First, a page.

Hanan Ashrawi, a senior Palestinian official, said, “The Palestinian people and leadership will not be intimidated and will not succumb to coercion.”
“The rights of the Palestinian people are not for sale,” Ms. Ashrawi added. “There is no glory in constantly bullying and punishing a people under occupation.”
The withdrawal of the assistance comes as the Trump administration considers canceling nearly $3 billion in foreign aid projects around the world. The State Department says it intends to redirect funds that were meant for the Palestinians in the West Bank and Gaza Strip to higher-priority projects elsewhere.
During a visit to Israel this week, John R. Bolton, Mr. Trump’s national security adviser, said there were no decisions yet about the details of the American peace plan or when it would be unveiled.
Referring to the American plan, Mr. Netanyahu, who heads a right-wing government, many of whose ministers oppose a Palestinian state, said during a visit to Lithuania on Friday, “It may come, even though I don’t see any urgency on the matter.”
Palestinian officials said the aid withdrawal could affect many programs of the United States Agency for International Development, the principal body administering American foreign assistance in the West Bank and Gaza. The agency oversees support for a wide range of issues in the Palestinian territories, including debt relief, economic growth, water and sanitation, education, health and governance.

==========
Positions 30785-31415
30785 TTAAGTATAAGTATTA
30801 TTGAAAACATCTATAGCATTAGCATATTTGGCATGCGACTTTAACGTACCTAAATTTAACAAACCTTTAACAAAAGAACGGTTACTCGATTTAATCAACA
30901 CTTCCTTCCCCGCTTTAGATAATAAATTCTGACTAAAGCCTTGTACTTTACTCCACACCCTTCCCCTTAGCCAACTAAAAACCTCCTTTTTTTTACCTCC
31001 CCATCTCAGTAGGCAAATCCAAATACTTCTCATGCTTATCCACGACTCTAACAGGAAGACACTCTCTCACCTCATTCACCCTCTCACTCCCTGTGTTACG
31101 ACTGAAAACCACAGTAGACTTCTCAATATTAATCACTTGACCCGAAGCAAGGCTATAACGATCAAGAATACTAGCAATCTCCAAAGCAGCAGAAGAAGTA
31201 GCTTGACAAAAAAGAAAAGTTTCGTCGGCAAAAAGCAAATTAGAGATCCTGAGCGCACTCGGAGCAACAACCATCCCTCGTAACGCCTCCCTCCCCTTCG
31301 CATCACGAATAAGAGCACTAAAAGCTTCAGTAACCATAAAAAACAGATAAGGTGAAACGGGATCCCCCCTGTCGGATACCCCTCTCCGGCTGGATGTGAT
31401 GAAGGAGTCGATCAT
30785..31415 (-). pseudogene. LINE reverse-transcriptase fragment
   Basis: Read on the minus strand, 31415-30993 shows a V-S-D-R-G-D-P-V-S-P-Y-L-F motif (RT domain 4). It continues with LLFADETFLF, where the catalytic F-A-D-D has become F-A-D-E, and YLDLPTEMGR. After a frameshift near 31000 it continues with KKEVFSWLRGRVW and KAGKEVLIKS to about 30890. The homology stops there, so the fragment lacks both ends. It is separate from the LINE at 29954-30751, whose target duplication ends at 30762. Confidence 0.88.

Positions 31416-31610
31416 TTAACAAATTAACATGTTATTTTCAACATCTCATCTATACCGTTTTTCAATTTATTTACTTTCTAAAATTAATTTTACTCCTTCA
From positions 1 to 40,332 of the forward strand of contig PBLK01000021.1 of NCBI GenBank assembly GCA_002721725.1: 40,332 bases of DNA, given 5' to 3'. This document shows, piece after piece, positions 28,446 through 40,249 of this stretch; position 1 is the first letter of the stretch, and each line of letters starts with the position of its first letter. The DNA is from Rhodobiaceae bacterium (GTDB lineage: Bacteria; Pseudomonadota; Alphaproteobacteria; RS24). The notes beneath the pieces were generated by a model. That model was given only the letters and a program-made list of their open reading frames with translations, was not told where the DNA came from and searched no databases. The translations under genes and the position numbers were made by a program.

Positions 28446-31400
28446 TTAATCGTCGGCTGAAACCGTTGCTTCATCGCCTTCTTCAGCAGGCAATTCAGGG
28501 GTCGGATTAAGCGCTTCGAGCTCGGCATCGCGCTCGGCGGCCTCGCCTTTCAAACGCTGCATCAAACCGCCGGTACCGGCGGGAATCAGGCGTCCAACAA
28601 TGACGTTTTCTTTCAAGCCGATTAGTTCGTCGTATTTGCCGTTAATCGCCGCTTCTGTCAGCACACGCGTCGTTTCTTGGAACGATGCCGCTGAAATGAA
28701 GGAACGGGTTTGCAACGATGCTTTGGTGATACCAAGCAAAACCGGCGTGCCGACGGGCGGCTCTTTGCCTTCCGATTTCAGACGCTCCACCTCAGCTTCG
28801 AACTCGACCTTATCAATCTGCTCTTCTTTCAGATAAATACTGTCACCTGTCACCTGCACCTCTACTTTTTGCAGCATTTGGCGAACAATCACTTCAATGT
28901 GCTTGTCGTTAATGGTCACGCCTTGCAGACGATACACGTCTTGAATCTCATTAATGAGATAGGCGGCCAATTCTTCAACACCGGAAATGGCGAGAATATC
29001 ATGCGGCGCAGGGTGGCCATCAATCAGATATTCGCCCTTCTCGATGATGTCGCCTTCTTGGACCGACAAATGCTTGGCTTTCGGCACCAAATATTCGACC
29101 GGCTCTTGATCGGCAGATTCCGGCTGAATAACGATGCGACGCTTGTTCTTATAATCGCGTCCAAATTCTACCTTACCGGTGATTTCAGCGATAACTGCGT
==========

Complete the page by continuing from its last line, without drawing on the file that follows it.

Washington provided about $290 million to the Palestinians in 2016 through the agency and has provided about $5.2 billion in total since 1994.
The United States also supplies funds for security assistance, public diplomacy and mine clearance operations.
The United States Consulate General in Jerusalem recently announced that more than 1,000 Palestinian students had graduated in July from an 18-month program to improve their English and community leadership skills. That program costs more than $2 million a year.
European Union support to the Palestinians amounted to nearly 359 million euros, or about $416 million, in 2017. As well as humanitarian assistance, that money helps fund the salaries of Palestinian Authority employees.
Omar Shaban, a Gaza-based analyst on political economy and director of PalThink for Strategic Studies, an independent group, said the aid cut would affect American bodies that have partnerships with local Palestinian non governmental organizations. He said it will lead to layoffs and deal a “devastating blow” to local and international groups working on infrastructure projects like road-building.
- David Harden, a former mission chief in the West Bank and Gaza Strip for the United States Agency for International Development, wrote on Twitter that the funding had been “a force for stability” and that the cut would empower forces like Hamas, the militant Islamic group that controls Gaza.
Daniel B. Shapiro, who served as the United States ambassador to Israel from 2011 to 2017, said that successive Israeli governments had seen “great value” in the American humanitarian assistance, in part because it saved Israel from shouldering the cost and also because it provided a more secure environment.
“This decision represents a terrible decision by Trump’s team, which seems to think it will put pressure on the Palestinians to come to the table (it won’t),” he wrote on Twitter.
In an additional blow to the Palestinians, FIFA, the global soccer governing body, on Friday banned Jibril Rajoub, the head of the Palestinian Football Association, from all soccer-related activity for a year for “inciting hatred and violence” over a planned exhibition match between Israel and Argentina that was canceled in June.
Source: The New York Times , Isabel Kershner, August 25, 2018. Photo credit to The Guardian.